You built all the tools for the Build engine games and you have skills in music too. On the Ken's Labyrinth game you touched everything (art, sounds, engine, etc.). How did you do that - where did you get the time to be multi-talented?

That's easy: I had no social life. When other kids were playing sports (or watching them on TV), I was working on my computer. I could do that because it was entertaining to me. I took piano lessons from age 6-11, so that's how my musical skills developed. I noticed you were careful not to put 'art' and 'skills' in the same sentence... that's ok. I'll do art when I have to, but it's very time consuming. Sometimes, I don't spend as much time as I should on certain textures/models.

Ken's Labyrinth

Screenshot of Ken's Labyrinth (with Sparky)

Which applications did you use and how long did it take to make a game?

Other than operating system and compiler, I write all my own tools. I've written world editors (Build), artwork editors, sound editors, MIDI sequencers, text editors, and I've been thinking about writing my own C compiler/optimizer. I write most of these tools for just myself. That's why I haven't put much effort into writing a fancy GUI.

What do you like most while creating a game?

You mean other than playing... oops, I mean 'testing' it? The best part is when somebody else makes a significant contribution to the project, or the watching somebody else drool over something I worked on.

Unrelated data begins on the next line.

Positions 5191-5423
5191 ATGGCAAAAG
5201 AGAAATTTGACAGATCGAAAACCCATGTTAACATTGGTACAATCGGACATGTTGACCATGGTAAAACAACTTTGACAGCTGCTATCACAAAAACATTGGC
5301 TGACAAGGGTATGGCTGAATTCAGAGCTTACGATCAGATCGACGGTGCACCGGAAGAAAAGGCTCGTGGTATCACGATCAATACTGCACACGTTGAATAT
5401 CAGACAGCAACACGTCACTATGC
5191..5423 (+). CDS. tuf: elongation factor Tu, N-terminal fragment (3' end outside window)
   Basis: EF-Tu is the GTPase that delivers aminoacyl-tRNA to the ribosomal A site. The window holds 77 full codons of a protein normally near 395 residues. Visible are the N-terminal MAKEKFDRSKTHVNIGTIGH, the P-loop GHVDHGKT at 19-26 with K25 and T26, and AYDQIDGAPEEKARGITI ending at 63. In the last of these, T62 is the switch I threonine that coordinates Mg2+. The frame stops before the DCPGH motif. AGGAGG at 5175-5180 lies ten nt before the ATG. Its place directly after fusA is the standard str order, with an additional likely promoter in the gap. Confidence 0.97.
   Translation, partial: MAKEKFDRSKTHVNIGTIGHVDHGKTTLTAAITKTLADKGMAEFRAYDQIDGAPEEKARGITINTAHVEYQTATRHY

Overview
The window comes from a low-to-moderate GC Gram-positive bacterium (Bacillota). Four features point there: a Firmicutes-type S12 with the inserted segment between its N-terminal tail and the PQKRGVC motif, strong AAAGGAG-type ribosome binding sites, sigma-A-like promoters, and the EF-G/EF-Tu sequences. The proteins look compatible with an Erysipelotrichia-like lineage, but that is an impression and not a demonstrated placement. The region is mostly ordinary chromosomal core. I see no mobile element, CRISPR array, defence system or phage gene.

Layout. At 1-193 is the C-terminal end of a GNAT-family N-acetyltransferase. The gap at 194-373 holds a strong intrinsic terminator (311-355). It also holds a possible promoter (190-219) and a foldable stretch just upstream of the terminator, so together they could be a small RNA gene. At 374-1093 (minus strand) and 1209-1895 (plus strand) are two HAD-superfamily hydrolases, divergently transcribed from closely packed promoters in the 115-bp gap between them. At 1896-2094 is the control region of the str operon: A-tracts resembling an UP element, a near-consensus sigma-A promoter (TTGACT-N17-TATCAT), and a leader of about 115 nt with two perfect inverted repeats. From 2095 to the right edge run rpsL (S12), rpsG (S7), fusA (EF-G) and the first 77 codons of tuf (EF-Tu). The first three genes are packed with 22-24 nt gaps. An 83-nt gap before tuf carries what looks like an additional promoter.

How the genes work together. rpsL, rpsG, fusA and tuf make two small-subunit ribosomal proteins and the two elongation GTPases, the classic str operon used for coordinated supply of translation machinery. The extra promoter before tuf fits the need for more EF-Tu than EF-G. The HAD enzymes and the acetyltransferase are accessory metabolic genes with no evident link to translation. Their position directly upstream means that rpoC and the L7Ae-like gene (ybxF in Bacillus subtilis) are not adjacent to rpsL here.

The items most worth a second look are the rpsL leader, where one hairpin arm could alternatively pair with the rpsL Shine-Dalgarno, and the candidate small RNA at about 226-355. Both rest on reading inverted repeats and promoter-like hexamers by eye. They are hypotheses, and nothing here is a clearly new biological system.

Do you have any regrets about leaving Apogee/3D Realms?

Sure, I miss all the fun we used to have testing the game. The reality of it is this: the only way I could have maintained a future with Apogee/3D Realms is if I went into direct competition with Quake. At the time I was far behind, and I just wasn't interested in making a commitment with Apogee for several more years (if you estimate the release date of Duke Nukem Forever, that would have been at least a 7 year commitment!). I thought it would be best if I returned to school while I was still young.

Do you still do any 3D programming?

As long as I'm alive, I'll always be doing some kind of programming. I have many programming interests besides 3D graphics: 2D graphics, sound & music, utilities, games, compression, and of course optimization. 3D graphics will always be very high on my list.

Currently I'm playing around with a new voxel engine (called Voxlap), but I don't know if I'll get anywhere with it. Right now, it supports voxels placed anywhere (built-in room over room), look anywhere (6 degrees of freedom), and some basic editing functions. More information about this project on my website.

Voxlap demo

Screenshot of the Voxlap demo (under construction - in cooperation with Tom Dobrowolski)

What is a voxel? Where does the name come from?

Voxel = volume + pixel. You can think of a voxel as a pixel with volume - a 3D pixel. It is an individual cube inside a 3D array of cubes, just like a pixel is a square inside a 2D array of squares. I actually got the name out of an old computer graphics book.